Saturday, October 10, 2020


President Trump and former Vice President Joe Biden have espoused similar positions on China, but whoever wins the election will have to deal with the stubborn facts of the threats it poses.

China’s actions — from its naval expansion to its bifurcation of the Internet — make clear its intention to dominate the Pacific region beginning with its neighboring nations.

China’s aggressiveness is manifest. For example, as The Washington Times reported on Oct. 5, China is pushing aggressively to take over the major bodies of the United Nations. It occupies one of five permanent seats on the Security Council entitling it to veto any UNSC resolution. China has, along with Russia, exercised that power to prevent the renewal of the U.N. arms embargo against Iran, which expires this month.

China’s actions at the U.N. are just business as usual. But the regime of Chinese President Xi Jinping is more eager to exercise its power than any since that of Mao Zedong.  

Hong Kong was supposed to remain a free market democracy for 50 years after the British left in 1997, but China has crushed it under its totalitarian boot. China often threatens democratic Taiwan with invasion and holds large war games in nearby waters to emphasize those threats. 

The Internet is supposed to be an unlimited global marketplace for ideas and products. But China has built a “Great Firewall” around itself limiting anyone in China, citizen and foreigner alike, to Chinese government-controlled and monitored websites for access to news and marketing as well as equally supervised communications apps such as “WeChat.” The spread of Chinese-designed 5G networks in Europe and elsewhere is other means for China to conduct espionage and limit the Internet.

China’s aggression in the South China Sea is so well-known that it is mostly ignored by the media. Building islands where none were before and arming them with missile and naval installations, China’s expansion there is unchallenged except for the “freedom of navigation” operations by the U.S. Navy. 

Japan, India and Australia — all of which are directly threatened by China — have joined the U.S. in the “Quadrilateral Security Dialogue,” which seeks to plan jointly to contain China. Though India usually shuns military alliances, the “Quad Countries” could — and should — evolve into a treaty alliance effective against China. 

China’s cyber-aggression is equally well-known and ignored. Every day, Chinese attacks on the Pentagon, its contractors and U.S. commercial interests result in the theft of hundreds of billions of dollars in military and commercial secrets every year. That China’s conventional espionage is ubiquitous was evidenced by the arrest last month of a New York City police officer who is charged with spying for the Chinese on Tibetan immigrants. 

Perhaps China’s most direct challenge to the United States is the expansion of its navy. According to a September Pentagon report, China’s navy now has more ships than the U.S. Navy, which had been the world’s largest since World War II. It now has almost 400 ships while the U.S. has 296. Defense Secretary Mark Esper wants to rebuild the fleet to 500 ships and to include among them a considerable number of unmanned combat vessels.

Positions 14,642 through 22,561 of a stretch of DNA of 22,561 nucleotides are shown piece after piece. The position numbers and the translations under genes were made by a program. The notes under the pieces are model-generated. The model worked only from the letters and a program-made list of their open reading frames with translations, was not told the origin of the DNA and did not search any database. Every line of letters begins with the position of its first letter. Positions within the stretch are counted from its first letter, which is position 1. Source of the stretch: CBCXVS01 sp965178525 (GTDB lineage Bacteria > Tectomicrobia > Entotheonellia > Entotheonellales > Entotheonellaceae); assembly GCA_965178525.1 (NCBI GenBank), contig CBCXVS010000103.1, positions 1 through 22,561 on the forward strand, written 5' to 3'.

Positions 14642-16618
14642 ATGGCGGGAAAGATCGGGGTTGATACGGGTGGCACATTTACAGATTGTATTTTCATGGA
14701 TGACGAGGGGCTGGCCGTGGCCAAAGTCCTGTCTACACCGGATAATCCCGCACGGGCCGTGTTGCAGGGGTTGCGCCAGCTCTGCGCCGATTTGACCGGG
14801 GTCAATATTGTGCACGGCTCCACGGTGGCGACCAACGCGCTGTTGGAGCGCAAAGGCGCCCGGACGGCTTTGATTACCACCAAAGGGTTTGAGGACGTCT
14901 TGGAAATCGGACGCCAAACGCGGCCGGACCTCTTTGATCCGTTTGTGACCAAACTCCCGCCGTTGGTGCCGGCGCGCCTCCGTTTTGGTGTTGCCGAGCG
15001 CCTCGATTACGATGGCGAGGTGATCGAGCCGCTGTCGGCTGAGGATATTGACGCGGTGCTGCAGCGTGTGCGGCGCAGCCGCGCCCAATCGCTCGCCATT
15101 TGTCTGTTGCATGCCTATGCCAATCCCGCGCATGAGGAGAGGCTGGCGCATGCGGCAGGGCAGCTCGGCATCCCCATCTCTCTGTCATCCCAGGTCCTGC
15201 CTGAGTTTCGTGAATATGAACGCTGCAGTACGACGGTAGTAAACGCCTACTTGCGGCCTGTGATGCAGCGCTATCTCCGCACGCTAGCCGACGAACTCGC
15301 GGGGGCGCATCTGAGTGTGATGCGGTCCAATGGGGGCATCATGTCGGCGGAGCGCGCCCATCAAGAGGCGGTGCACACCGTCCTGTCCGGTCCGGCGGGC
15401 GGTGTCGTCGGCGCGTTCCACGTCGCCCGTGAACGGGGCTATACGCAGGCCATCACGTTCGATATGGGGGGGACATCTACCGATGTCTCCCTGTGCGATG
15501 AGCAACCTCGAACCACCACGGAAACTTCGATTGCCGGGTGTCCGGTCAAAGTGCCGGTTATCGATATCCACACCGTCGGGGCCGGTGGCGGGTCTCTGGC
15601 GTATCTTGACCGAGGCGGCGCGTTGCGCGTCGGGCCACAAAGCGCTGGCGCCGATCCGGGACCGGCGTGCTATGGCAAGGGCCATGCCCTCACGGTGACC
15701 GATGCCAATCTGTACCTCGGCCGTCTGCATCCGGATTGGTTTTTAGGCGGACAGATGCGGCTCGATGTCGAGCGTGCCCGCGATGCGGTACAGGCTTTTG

Naval strength is not measured only by the number of combat ships but in their capabilities and how they are deployed strategically. Judged by its current and projected naval shipbuilding China intends to project its power widely. 

Our military used to speak derisively of China’s threats to invade Taiwan as the “million-man swim.” Now, China could mount an invasion of Taiwan and — after a considerable fight — probably conquer the island nation. It’s unlikely that the U.S. would enter such a war for several reasons, not the least of which is China’s naval and missile power is designed around the strategy of barring U.S. access to the region.

Aircraft carriers — and their battle groups — are used to project power. China now has two carriers and is rapidly building more. Its Type 004 carriers will be nuclear-powered and have features, such as the electromagnetic launch systems, that are innovations in our newest Ford-class carriers. 

Our Navy is too small to meet its global responsibilities. It is stretched thin by these requirements, with ships — particularly nuclear carriers which require about six months in a shipyard to be refueled — at sea for long periods which put enormous pressures on both the ships and their crews. 

In February, Mr. Esper held back from sending Congress the Navy’s 30-year shipbuilding program. He likely did so to force the Navy to think more clearly about the Chinese naval threat and include more unmanned combat ships in its plan.

America will need much more than an expanded Navy to deter or defeat the Chinese threats. As the Defense Science Board reported recently, the Chinese and other threats will require greater “Gray Zone” warfare capabilities, including better cyberweapons, information warfare capabilities, economic and commercial warfare tools and new “multidomain” military systems that can combine operations in space, on the ground, at sea and in the air. 

Congressional Democrats are already talking about their desire to cut defense spending if former Vice President Joe Biden is elected. If he is, and they go forward with those plans, China will not be deterred and we may be unable to defeat it if war comes.

• Jed Babbin, a deputy undersecretary of Defense in the George H.W. Bush administration, is the author of “In the Words of Our Enemies.”

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